Our intention at OPUS is to foster a space that invites exploration, curiosity and reflection as we work on archival preservation, deep research, and community building. Our volunteers give a gift of vital importance — their time and passion — and we continue to be mindful of ways to make this precious time more meaningful and creative.
Frequently Asked Questions
What is a living archive?
OPUS Archives is a dynamic consortium for the voices and works of many of the founding elders of depth psychology and mythology such as James Hillman, Joseph Campbell, Christine Downing, Marija Gimbutas and others. This meeting-place is enlivened each time a work or concept is visited through research and preservation and by the ever-growing catalog of materials. As a living and accessible archive, the words, voices, and artifacts tended by OPUS ensure a vital, ongoing legacy by mentoring new ideas and offering the continuing relevance of the collections’ rich content.
How do I become a Volunteer?
If you would like to apply for a volunteer position, please fill out a Volunteer Application and submit it to OPUS Administrator Barbara Vilander by Email. After your application has been reviewed, we will schedule an interview with you to discuss your skills, interests, and availability, as well as our current volunteer projects. The interview helps find the right balance between fulfilling your interests and skills alongside the needs of our projects.
Is OPUS accepting new Volunteers at any time?
Not necessarily. OPUS accepts new volunteers depending upon the number of active volunteers we have scheduled. As volunteer spaces become available, we fill those spots according to both a first-come, first-served basis and the applicant’s availability.
Can I come in and volunteer whenever I have the time?
We have found that spontaneous gifts of time inhibit both the volunteer from getting the most from the material, and the particular projects from receiving the attention they require. Most, if not all, of the archival projects require focused and sustained attention to detail. Four-hour sessions occurring with regularity work the best towards achieving this balance. We ask our volunteers to commit to a 6 month regular schedule, tailored to the individual, so as to serve the needs and interests of both the volunteer and projects at hand.
What would I be working on?
Project assignments are a cross section of what is needed in the archives and the abilities of the volunteer. Past and ongoing project include:
- Scanning of the original images that Joseph Campbell used in the 5 volume Historical Atlas of World Mythology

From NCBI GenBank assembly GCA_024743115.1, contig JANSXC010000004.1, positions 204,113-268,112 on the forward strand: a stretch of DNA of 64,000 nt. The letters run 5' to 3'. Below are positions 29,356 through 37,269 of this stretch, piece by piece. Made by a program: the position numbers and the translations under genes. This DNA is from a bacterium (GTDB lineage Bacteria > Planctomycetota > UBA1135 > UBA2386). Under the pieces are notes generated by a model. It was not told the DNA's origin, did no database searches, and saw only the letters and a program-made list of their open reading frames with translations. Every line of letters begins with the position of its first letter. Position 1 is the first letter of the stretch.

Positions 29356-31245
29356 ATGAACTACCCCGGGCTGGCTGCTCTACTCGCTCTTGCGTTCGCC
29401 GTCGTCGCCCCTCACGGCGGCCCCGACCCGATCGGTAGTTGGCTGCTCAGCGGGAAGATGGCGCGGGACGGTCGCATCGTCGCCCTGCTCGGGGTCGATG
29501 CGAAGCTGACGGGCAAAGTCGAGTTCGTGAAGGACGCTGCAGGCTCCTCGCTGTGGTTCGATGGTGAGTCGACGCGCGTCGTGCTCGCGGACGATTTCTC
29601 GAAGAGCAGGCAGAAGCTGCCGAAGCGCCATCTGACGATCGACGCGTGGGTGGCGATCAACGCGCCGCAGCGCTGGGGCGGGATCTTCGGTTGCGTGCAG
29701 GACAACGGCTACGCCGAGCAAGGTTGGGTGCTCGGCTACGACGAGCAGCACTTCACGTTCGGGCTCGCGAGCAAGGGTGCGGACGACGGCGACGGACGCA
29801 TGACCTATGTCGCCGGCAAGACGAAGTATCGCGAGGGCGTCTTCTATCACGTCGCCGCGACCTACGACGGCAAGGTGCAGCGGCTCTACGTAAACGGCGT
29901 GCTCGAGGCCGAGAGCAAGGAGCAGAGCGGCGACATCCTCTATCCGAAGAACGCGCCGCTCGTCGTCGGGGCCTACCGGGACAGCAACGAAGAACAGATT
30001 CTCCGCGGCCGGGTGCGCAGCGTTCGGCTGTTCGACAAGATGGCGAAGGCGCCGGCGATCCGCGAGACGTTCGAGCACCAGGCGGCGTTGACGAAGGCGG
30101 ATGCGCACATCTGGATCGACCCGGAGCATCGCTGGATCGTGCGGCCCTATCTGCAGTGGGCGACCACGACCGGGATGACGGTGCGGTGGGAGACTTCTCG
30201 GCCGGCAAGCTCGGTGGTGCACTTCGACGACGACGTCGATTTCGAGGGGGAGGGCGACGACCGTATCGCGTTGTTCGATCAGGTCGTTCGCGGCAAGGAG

- Scanning Marija Gimbutas’ archeological slides from the Paleolithic and Neolithic eras across Europe and the Mediterranean
- Digitizing audio taped lectures by James Hillman, Marion Woodman, Christine Downing, Katie Sanford, and others
- Inputting new and updating existing records
- Cataloging of incoming (new!) archival material
Will I be trained?
Yes! We give you the training needed so you are comfortable and confident with whatever project you will work on.
What is the difference between archival and library research, and why is this important for a volunteer?
Archival and library research differs in a couple of ways. In the early stages of research, as an idea is just beginning to materialize, a trip to the library to scan specific titles and those surrounding them builds connections to the various layers of the topic.
A primary resource becomes an artery, constantly pumping energy into the topic. One then becomes acquainted with secondary sources, adding depth to the research concept and its resource catalog. It is at this time, when the topic is well-developed and deepened from the original and often broad-stroke question, that archival research can be valuable and necessary.
For instance, if one was using James Hillman’s Re-Visioning Psychology as a primary resource, one would visit OPUS to gain a deeper and foundational understanding of the text in itself. Through access to research notes, manuscripts, or correspondence, one would be welcomed into the content out of which Re-Visioning Psychology emerged.
Archival research, in other words, provides ways of understanding what exists behind the original work, with the ways and means of development often giving the researcher glimpses into the personal reflections and experiences had by their scholarly ancestors and mentors.
Being familiar with this difference is important because it gives an overarching context to the need for preservation of the archival material and, therefore, the sensitive call for an orientation towards and attention to detail. By volunteering your time to help tender the collections, you ensure ongoing and sustainable access to, and the furthering of, the holdings’ collective imagination and intellectual history.
If you have any further questions, please call the Administration office at 805.969.5750.